From Word Genius
“Lay” is a transitive verb. Transitive means that you have an object that is being acted upon. So “lay” means to set down or place something — an object — in a horizontal position. Here’s an example in the present tense: “I lay the book on the nightstand.” In this instance, the book is the object that is having something done to it.
“Lie” is an intransitive verb, meaning the object doesn’t need something else to put it down. Instead, the person or subject is doing the action. “Lie” means to stay at rest in a horizontal position, or to recline. An example of “lie” in present tense would be, “I feel the wind as I lie in my backyard on the grass.” In this example, the person is performing the action rather than having the action done to them.
So, in the present tense, the simplest way to determine which word to use is by looking at what is actually being reclined. If the reclining object is inanimate and/or requires someone to put it down, use “lay.” If the object is self-sufficient, such as a person, use “lie.” Quick memory tip: Only a person can lie on a bed and tell a lie.
“Lay” and “lie” in other tenses
Here’s a chart to help you understand how the two are used in different tenses.
Let’s tackle the past tense of each, since that’s where there’s the most opportunity to pick the wrong word.
I ____ my clothes out last night before I went to bed.
Which one is it — “lay” or “lie”? Here’s how to tell: Is something happening to an object? Yep! The clothes are being set out. That tells us that we need the verb “lay,” past tense “laid.”
I laid my clothes out last night before I went to bed.
Now, what about the past tense of “lie”?
I heard a noise coming from the basement as I ____ on the sofa watching a horror movie.
In this example, there is not a specific action being performed upon an object. Rather, the speaker (the subject) is doing the action. This means we need the past tense of “lie,” which (confusingly) is “lay.”
I heard a noise coming from the basement as I lay on the sofa watching a horror movie.
Confusing? Let’s see what CMOS has to say.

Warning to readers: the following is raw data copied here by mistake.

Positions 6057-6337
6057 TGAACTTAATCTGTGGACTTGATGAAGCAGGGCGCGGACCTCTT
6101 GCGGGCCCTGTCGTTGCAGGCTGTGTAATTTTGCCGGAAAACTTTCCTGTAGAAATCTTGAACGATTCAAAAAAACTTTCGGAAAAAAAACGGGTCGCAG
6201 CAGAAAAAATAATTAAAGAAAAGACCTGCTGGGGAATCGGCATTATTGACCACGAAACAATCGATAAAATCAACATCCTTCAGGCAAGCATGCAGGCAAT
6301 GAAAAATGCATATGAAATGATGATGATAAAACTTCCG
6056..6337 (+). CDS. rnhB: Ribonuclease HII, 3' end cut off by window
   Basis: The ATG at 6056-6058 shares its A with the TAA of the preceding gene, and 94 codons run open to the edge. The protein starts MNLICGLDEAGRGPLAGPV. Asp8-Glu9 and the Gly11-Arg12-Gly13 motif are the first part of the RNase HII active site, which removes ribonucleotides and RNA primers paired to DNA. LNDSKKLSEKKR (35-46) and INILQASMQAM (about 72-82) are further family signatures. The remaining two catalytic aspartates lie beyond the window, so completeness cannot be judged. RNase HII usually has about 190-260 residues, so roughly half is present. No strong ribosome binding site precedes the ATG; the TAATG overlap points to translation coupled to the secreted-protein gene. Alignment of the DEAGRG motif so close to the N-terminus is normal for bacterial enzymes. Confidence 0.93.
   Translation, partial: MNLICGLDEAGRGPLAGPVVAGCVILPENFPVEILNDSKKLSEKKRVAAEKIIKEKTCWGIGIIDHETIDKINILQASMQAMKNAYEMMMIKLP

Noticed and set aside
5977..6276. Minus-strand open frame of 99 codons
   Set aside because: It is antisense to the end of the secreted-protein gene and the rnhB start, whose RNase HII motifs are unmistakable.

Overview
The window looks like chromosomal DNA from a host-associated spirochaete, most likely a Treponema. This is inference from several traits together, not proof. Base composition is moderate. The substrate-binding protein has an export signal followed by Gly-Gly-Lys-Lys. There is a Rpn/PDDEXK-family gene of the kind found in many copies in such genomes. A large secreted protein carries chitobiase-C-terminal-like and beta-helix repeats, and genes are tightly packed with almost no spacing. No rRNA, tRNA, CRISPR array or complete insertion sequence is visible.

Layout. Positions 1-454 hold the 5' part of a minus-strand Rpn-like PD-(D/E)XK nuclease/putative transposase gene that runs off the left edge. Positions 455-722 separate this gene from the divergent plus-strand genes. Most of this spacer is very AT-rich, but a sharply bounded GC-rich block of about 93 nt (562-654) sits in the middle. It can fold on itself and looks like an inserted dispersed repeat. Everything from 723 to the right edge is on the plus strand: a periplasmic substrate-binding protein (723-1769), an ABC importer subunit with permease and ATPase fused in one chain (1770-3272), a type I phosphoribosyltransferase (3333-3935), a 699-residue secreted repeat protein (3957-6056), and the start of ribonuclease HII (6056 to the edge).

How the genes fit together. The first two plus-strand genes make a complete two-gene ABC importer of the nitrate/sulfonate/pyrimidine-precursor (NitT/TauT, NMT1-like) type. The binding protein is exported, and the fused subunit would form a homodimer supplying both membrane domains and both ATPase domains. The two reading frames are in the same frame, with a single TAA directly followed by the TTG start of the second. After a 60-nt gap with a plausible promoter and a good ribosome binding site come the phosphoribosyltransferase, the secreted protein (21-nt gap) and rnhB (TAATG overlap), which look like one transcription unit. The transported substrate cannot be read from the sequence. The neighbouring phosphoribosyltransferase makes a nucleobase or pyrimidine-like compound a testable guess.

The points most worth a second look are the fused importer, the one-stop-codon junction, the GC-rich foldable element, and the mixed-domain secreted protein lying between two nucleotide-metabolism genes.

Usage and Grammar
Q. When is “lay” or “lie” used?
A. This question lay in our in-box for weeks, where we thought it might lie forever, and where it would have lain indefinitely had we not finally gotten around to answering it. Our first attempt to lay down a response wasn’t very good, so we laid it aside, but even if we’d laid down something worthwhile, we managed to lose it, so your question was still lying in our in-box before we finally succeeded in laying down the response you are reading right now.
As that first paragraph illustrates, the verb “to lie” is intransitive, so it doesn’t take an object; it describes a state of being rather than an action. It’s conjugated lie–lay–lain (for the present tense, past tense, and past participle). The present participle is “lying.”
The verb “to lay,” on the other hand, is transitive (with or without “down”), meaning that it takes an object (on which it acts). It’s conjugated lay–laid–laid. The present participle is “laying.”
So decide which one to use based on the presence or absence of an object. Then choose an appropriate tense and lie back—or lay yourself down if you’re not already prone—and enjoy the feeling that comes from knowing you’ve chosen your words with care.
All answers are based on the Chicago Manual of Style Online (CMOS 17) and the Merriam-Webster Online Dictionary.
3 thoughts on “Lay vs. Lie”
Thank you for the clarification. This always confused me.
Lay is a puzzler. However, I now have your table and problem solved.
Yes, Gail, it has always puzzled me too.
Interesting and nice that it was written down and spelled out.
I am always getting corrected by my wife when I misuse those words when speaking to her.
Seems I have a bad habit of remembering what a professor told us in Engineering school before computers.
“When writing a report, just get the subject matter down and don’t be concerned with the spelling or punctuation.
That’s why secretaries are paid.”